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I want to know why we stopped dancing.

Where have the movements and the fashion and the rebellion gone? Why did we (you, my friends, our friends of friends) stop going out to dance? Spontaneously; last-minute (in flat shoes with no make up and knotty hair), like we used to?

It’s as if, sometime after we turned 30, they moved in, cordoned off the area and ushered us away. And we quietly let them. Times when we dance can now be counted on one hand. A wedding. A club in Barcelona (but only because it was Barcelona). A fortieth.

I’ve noticed it more since I’ve been single. Single is not what bothers me and it isn’t where loneliness is born. That comes from four walls on a Saturday night, a reading lamp instead of city lights and an Ikea rug where sticky floors should be. I dance alone but it’s never the same. Dance needs others. This is my lament. (Nb. I’m plotting to start a collective: The Adult Dance Club. Together we’ll make the city ours again).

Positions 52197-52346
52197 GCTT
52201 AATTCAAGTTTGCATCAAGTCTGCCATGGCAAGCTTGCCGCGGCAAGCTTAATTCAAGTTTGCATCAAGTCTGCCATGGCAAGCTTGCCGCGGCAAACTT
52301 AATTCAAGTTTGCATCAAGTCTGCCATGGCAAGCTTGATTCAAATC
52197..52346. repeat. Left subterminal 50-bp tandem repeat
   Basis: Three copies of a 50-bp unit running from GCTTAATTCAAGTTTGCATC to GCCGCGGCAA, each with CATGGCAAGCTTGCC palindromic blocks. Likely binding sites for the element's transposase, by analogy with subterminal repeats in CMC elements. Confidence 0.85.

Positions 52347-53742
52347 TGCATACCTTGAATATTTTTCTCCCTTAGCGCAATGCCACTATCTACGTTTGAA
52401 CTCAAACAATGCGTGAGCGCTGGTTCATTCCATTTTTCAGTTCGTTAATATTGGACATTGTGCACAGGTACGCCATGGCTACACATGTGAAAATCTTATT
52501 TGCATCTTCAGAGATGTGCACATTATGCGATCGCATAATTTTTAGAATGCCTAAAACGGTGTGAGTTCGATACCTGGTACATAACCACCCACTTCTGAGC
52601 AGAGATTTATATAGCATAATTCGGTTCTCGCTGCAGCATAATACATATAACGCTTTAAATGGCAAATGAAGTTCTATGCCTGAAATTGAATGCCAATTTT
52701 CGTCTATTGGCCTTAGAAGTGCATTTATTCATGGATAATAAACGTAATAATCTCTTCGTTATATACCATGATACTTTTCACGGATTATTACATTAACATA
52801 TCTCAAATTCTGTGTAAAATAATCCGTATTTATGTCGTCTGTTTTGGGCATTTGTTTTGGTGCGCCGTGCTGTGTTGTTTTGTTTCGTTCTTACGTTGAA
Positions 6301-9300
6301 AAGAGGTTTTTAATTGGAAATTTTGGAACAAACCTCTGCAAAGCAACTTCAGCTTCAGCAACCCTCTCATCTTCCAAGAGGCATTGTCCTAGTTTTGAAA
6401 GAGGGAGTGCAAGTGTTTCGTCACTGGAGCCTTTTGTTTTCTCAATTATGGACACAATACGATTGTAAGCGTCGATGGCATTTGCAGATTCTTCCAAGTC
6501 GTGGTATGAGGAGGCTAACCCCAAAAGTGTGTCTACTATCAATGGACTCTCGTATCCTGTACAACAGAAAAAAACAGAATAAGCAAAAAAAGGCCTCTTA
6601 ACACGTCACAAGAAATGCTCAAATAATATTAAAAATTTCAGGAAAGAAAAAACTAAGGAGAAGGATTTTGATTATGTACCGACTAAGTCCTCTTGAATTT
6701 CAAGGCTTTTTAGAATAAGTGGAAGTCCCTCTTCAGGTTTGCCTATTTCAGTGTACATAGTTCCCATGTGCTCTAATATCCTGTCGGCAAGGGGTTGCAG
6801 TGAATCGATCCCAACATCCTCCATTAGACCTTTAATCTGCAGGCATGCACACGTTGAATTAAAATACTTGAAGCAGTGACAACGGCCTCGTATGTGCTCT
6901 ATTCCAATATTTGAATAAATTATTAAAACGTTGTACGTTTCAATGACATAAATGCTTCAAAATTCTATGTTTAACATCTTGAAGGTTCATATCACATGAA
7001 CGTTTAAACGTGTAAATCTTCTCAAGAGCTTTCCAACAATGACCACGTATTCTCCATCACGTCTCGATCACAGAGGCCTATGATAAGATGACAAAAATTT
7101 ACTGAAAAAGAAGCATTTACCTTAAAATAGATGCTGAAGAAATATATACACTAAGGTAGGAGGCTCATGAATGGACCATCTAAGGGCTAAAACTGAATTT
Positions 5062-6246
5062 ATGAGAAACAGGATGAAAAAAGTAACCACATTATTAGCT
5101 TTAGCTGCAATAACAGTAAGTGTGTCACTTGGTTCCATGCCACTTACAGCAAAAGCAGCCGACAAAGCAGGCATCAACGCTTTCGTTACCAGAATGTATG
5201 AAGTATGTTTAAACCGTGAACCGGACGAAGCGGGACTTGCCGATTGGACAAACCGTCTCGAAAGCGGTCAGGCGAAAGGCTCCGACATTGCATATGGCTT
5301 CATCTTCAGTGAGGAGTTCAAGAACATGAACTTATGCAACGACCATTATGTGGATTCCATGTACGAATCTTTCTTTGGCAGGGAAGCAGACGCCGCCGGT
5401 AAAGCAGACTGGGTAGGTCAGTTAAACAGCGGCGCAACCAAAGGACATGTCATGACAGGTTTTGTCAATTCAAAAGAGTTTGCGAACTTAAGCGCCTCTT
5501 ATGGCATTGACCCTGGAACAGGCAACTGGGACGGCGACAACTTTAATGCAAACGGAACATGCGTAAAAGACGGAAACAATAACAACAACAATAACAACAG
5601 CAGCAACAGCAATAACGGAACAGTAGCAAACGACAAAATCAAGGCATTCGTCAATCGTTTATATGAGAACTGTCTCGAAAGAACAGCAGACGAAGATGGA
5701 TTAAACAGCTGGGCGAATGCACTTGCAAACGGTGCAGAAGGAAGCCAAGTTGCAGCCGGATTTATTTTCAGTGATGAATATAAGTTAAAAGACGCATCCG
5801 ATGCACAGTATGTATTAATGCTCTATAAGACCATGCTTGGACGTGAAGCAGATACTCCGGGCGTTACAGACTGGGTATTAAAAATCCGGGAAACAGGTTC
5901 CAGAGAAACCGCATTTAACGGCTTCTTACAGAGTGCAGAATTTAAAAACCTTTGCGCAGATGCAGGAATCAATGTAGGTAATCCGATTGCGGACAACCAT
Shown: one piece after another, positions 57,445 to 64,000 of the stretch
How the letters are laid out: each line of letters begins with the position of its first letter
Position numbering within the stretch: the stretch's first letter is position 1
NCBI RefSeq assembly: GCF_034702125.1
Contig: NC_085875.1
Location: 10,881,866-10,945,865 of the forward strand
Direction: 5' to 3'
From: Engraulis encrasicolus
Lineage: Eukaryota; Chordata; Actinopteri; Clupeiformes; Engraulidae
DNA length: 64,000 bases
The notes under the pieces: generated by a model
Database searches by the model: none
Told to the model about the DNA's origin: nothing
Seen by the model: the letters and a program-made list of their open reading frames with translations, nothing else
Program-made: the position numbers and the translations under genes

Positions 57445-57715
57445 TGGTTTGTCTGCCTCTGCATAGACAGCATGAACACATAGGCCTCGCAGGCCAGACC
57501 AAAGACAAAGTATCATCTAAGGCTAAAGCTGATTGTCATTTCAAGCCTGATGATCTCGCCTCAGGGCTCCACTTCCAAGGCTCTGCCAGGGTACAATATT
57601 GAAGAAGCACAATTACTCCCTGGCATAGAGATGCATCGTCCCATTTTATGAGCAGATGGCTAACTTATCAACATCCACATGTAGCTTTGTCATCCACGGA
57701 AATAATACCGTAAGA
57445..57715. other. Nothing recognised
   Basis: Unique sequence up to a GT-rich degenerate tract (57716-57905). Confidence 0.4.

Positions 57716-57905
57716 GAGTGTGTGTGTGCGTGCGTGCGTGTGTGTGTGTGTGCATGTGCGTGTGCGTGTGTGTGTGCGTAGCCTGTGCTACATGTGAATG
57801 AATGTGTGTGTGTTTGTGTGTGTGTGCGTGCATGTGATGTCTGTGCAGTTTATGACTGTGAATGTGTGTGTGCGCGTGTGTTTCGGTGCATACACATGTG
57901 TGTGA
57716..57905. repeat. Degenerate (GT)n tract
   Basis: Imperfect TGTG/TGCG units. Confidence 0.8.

But the uninhibiting now makes us feel uncomfortable. So we create rules and order and planning and prerequisite criteria. Venues can’t be too scene-y but the beer has to be craft. It can’t be owned by bikies and we won’t ever queue. If it’s a Friday night after work we will definitely be too tired. We allocate time in advance and make sure families and lovers and children don’t mind. We’re fixated on not fitting in or being too fat or old or unfashionable or ignorant of things. We study pictures in crowds to make sure we’re not too old to pass. And when we finally do go the dancing is relegated to nostalgia. Something we once did and now only do to remember. We gave up on modern music years ago.

But I want to know – do you miss it too?

That time when time didn’t matter. When we got sweaty and the beat quivered through our bones. When we lost track of where we began and ended – limbs leveled as we moved together. Smiling at a stranger as the DJ mixed in that track. Scraping away fears so that by 2am we were certain everything would be OK. Finding each other. Listening to the same song in the dark a week later and remembering. All the endless, beautiful, curious possibilities.

All I want to do is dance again.

 

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